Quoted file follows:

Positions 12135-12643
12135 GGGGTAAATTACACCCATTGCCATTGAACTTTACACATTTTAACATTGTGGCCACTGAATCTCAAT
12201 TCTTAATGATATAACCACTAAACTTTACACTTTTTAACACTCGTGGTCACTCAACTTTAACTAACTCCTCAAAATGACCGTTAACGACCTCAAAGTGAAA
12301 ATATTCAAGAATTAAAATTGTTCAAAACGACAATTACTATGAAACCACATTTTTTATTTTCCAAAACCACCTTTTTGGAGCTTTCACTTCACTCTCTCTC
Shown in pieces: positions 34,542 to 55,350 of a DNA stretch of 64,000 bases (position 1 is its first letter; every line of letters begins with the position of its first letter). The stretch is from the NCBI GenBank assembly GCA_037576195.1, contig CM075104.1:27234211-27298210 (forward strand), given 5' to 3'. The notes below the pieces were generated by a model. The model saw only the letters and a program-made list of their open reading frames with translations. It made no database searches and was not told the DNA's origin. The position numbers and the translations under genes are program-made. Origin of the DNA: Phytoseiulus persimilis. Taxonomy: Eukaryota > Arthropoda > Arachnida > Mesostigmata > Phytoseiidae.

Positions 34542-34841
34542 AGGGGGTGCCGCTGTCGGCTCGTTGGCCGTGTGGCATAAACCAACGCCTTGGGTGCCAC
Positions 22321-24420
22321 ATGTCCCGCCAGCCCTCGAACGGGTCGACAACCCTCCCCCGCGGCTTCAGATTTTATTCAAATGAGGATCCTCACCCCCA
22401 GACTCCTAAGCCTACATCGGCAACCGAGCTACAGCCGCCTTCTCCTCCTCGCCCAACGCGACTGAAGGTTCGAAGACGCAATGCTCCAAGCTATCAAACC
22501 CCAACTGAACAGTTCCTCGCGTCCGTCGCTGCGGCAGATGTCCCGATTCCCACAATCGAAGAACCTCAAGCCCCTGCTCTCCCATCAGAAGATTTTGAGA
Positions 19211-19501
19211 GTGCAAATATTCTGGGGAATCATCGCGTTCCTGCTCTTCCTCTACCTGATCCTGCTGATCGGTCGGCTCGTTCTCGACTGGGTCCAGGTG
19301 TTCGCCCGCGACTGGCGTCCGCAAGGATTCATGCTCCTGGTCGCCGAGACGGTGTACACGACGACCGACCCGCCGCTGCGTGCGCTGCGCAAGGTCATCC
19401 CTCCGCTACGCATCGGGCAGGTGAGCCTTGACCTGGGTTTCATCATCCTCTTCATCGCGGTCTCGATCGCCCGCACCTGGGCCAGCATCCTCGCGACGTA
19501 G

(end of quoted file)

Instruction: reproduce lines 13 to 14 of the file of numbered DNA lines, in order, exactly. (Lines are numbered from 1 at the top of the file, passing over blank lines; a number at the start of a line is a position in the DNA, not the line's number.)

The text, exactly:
19211 GTGCAAATATTCTGGGGAATCATCGCGTTCCTGCTCTTCCTCTACCTGATCCTGCTGATCGGTCGGCTCGTTCTCGACTGGGTCCAGGTG
19301 TTCGCCCGCGACTGGCGTCCGCAAGGATTCATGCTCCTGGTCGCCGAGACGGTGTACACGACGACCGACCCGCCGCTGCGTGCGCTGCGCAAGGTCATCC